Engagement and Motivation

Taking Advantage of Your Students’ Smartphones

Author: Machiavelli W. Chao, Lecturer Continuing, The Paul Merage School of Business at the University of California, Irvine Many, many years ago, when I was an undergraduate student, the drill was pretty standard: I sat in a classroom for lectures, did my written homework and physically handed it to a TA. And, if I had any questions, I waited in front of my professor’s office and hoped he could see me.  My, how times have changed. Enter Mobile Technology With the rapid emergence of mobile technology, students now clamor to take online and hybrid courses. They use their tablets to Read More…


Improving Pass Rates in Intermediate Accounting 1 Through Student Engagement

Authors, all from Cleveland State University: Craig Fotin, DBA, CPA, Assistant Professor, Department of Accounting; Heidi Hylton Meier, DBA, CPA, Chair and Professor, Department of Accounting; Jan Rose, MBA, CPA, CMA, Lecturer of Accounting; Peter Poznanski, Ph.D., CPA, CMA, CFM, Professor Emeritus, Department of Accounting   After completing Principles of Accounting I (financial accounting) and II (managerial accounting), most Accounting majors enroll in Intermediate Accounting 1 . For almost all students, the quantity and difficulty level of the material makes Intermediate Accounting one of the most difficult courses they will take in their degree program. Compounding this difficulty level is the Read More…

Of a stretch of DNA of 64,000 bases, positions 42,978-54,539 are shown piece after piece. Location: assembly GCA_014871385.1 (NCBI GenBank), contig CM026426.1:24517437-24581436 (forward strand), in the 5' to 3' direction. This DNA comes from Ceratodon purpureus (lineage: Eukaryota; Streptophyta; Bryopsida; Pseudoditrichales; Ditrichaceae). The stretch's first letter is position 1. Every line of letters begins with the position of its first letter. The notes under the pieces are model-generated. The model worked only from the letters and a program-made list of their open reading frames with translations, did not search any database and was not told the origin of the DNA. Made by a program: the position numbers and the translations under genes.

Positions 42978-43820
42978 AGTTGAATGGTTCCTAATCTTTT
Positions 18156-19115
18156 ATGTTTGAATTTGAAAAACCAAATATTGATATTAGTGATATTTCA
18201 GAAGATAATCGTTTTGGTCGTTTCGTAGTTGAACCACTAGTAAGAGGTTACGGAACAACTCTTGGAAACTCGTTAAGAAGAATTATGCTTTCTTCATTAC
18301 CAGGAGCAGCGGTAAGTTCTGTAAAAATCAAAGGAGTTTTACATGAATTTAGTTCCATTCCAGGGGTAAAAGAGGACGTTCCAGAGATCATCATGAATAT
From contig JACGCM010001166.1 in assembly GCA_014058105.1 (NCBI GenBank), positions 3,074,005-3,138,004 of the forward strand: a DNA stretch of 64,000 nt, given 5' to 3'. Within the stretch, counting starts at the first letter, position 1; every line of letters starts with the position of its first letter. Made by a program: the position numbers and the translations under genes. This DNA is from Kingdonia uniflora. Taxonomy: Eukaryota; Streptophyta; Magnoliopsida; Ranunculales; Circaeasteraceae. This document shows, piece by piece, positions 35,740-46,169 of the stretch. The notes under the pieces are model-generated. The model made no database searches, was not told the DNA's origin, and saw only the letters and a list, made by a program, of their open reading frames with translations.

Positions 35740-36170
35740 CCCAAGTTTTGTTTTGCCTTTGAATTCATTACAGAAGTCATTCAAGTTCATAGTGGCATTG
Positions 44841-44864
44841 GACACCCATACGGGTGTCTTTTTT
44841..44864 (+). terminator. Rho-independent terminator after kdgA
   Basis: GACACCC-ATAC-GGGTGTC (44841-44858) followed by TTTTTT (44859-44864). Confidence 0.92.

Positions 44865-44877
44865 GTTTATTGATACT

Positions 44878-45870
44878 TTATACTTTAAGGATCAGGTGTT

9 Management Myths, Debunked!

As an instructor, you want your students to gain the skills needed to think and act like successful managers. Unfortunately, it’s easy for new managers to fall for the many myths about what good managers do. Check out these nine management myths, plus discover ways to help your students navigate the management world. MANAGEMENT MYTH #1: There’s only one right way to lead or manage. THE TRUTH: Leadership can be customized for different employees. Hersey and Blanchard argue employees have different levels of readiness for handling different jobs, responsibilities and work assignments. Accordingly, Hersey and Blanchard’s situational theory states that leaders need Read More…


Adjusting the Lens: Active Learning in Online Classes

Author: Shawn Orr, Director of the Center for Innovation & Teaching Excellence; Professor of Communication Studies, Ashland University As a college faculty member for more than 25 years, I’ve taught thousands of undergraduate students in a traditional classroom setting, utilizing active learning strategies to engage and involve students in the learning process. Changing charts, card flip, expert groups, clearest/muddiest point, group projects, polling, augmented reality and case studies—all tools of the trade I know, love and use every semester. Then came online classes. I taught my first completely online course 15 years ago. I’ll be the first to admit it was Read More…


Teaching with Technology: 2 Tools to Increase Engagement and Success

Author: Eugene Matthews, Ph.D., Park University  Tool #1: ZipGrade An Inexpensive, but Effective App ZipGrade is one of two mobile applications I use consistently to reduce my grading time by at least 90%, evaluate my teaching and student knowledge, reduce student anxiety and enhance student success. Here’s how I make it work for me. As the name implies, ZipGrade is a simple and inexpensive mobile application (approx. $15.00 annually) which lives in the cloud and works through my smartphone. It uses Creative Commons downloadable Scantron-style question sheets (20, 50, 100), which I add to my quizzes and exams. After Read More…


Icebreakers and Topic Starters